Assurance

“Assurance is not of the essence of a Christian. It is required to the bene esse (the well-being), to the comfortable and joyful being of a Christian; but it is not requried to the esse, to the being of a Christian.”

Thomas Brooks, Heaven On Earth, p.15

Most evangelical Christians race to get a “new convert” convinced of the assurance of his or her salvation.

“You admit that you’re a sinner?”
“Yes, I do.”
“And you believe that Christ died for your sins?”
“Yes, yes, I believe.”
“So you want to pray this little prayer? I’ll lead you and your just repeat the words after me… okay?”
“Okay.”
After the prayer…
“Now you’re a Christian.”
“I guess, but I don’t feel any different.”
“But you prayed that prayer, right?”
“Right.”
“Then you’re a Christian and you can now have the assurance of your salvation.”
“What’s that?”
“It’s the confidence that no matter what happens from this point on, you’re a Christian and will always be a Christian and that you’ll go to heaven.”
“No matter what?”
“That’s right, no matter what; no matter how you live or whether you go to church or whether you love & cherish Christ’s glory here on earth or…………”

Well, now you’re starting to see my point, aren’t you. There are forms of evangelical Christianity that want to get as many saved as possible and get them their assurance, but are they offering an empty gift box? Is there anything of substance to what they offer? And is this assurance something they can offer in the first place.

All this is not to say that we can’t have assurance here on earth, prior to heaven, of our salvation and our future hope in glory. We can. Much of the purpose of Scripture is to help us obtain this assurance. The example of thousands of believers would tell us this is so. Even God has promised us assurance: John 14.21 “He who has My commandments and keeps them is the one who loves Me; and he who loves Me will be loved by My Father, and I will love him and will disclose Myself to him.” 23 Jesus answered and said to him, “If anyone loves Me, he will keep My word; and My Father will love him, and We will come to him and make Our abode with him. We, as Christians, are exhorted to “make our calling and election sure” (2 Peter 1.10). So, obviously, we can have assurance in this life.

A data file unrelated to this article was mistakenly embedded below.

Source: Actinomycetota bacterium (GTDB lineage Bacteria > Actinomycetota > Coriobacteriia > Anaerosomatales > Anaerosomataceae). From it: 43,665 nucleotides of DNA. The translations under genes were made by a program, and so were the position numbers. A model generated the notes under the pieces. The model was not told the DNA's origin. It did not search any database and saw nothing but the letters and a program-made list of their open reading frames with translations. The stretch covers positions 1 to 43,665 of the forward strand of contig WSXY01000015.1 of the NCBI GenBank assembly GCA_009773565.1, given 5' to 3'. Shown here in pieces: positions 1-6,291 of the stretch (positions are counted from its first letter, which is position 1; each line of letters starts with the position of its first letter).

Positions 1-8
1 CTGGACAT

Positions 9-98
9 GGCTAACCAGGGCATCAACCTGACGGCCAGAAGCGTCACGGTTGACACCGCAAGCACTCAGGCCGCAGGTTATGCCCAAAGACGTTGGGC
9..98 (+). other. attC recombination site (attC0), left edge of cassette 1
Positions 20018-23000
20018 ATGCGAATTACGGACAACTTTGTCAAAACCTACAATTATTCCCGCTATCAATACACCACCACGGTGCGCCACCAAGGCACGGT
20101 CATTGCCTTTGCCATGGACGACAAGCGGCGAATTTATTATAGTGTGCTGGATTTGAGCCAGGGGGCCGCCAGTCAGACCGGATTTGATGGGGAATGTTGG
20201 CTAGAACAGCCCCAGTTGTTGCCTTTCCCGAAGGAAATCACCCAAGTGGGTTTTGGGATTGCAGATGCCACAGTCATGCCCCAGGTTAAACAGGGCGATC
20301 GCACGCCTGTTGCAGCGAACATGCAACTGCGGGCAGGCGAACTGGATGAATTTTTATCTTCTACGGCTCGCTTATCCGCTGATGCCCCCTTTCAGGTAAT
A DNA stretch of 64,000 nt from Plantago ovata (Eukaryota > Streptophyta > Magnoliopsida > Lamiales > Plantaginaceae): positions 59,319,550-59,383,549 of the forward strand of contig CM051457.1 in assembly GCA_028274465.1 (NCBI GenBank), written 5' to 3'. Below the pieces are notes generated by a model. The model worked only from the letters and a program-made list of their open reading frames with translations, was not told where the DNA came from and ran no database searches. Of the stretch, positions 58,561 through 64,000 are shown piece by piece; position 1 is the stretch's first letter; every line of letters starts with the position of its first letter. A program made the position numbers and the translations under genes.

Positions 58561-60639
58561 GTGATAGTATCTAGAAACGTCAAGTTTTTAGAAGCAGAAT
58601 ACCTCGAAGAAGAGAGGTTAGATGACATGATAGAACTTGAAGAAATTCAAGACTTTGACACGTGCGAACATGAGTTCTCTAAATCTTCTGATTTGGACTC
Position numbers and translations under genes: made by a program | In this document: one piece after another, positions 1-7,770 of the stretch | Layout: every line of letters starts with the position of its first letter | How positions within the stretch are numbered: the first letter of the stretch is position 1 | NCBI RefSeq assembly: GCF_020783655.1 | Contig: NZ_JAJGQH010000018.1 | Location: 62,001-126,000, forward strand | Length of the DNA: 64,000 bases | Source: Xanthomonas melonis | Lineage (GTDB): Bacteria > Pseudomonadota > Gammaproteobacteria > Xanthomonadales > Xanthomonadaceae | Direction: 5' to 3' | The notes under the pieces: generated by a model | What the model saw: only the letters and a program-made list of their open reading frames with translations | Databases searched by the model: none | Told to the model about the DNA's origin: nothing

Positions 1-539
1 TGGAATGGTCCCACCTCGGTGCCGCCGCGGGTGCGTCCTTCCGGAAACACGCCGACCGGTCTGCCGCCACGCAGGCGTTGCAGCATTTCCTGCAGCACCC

But, as Brooks so wonderfully points out, there are many who fail to achieve it in this lifetime and for good reason. There are hindrances and barriers that keep so many from it. There are times when God Himself withholds the comforting joy of assurance from His people. Perhaps He’s testing the true motive of the heart: “Do I want the assurance of my salvation so I won’t ever have to ‘work at it’ again?” Or, “Do I want assurance because I’ve spent myself zeroing in on Christ and His words, yet I just don’t seem to have the sense that all is as it should be?”

May the knowledge of God’s truth, accompanied with faith, evidenced through repentance and obedience, saturated with love, bathed in prayer and lived out in perseverance guide you to, as Brooks calls it, “heaven on earth.”

Pastor Kevin

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One Response

  1. Kevin,

    Thanks for visiting my site. It looks as though you’ve gotten a couple of SPAM comments on previous posts. Blogger has an anti-spam feature that you may want to turn on.

    This was a good post. I look forward to returning to your site.

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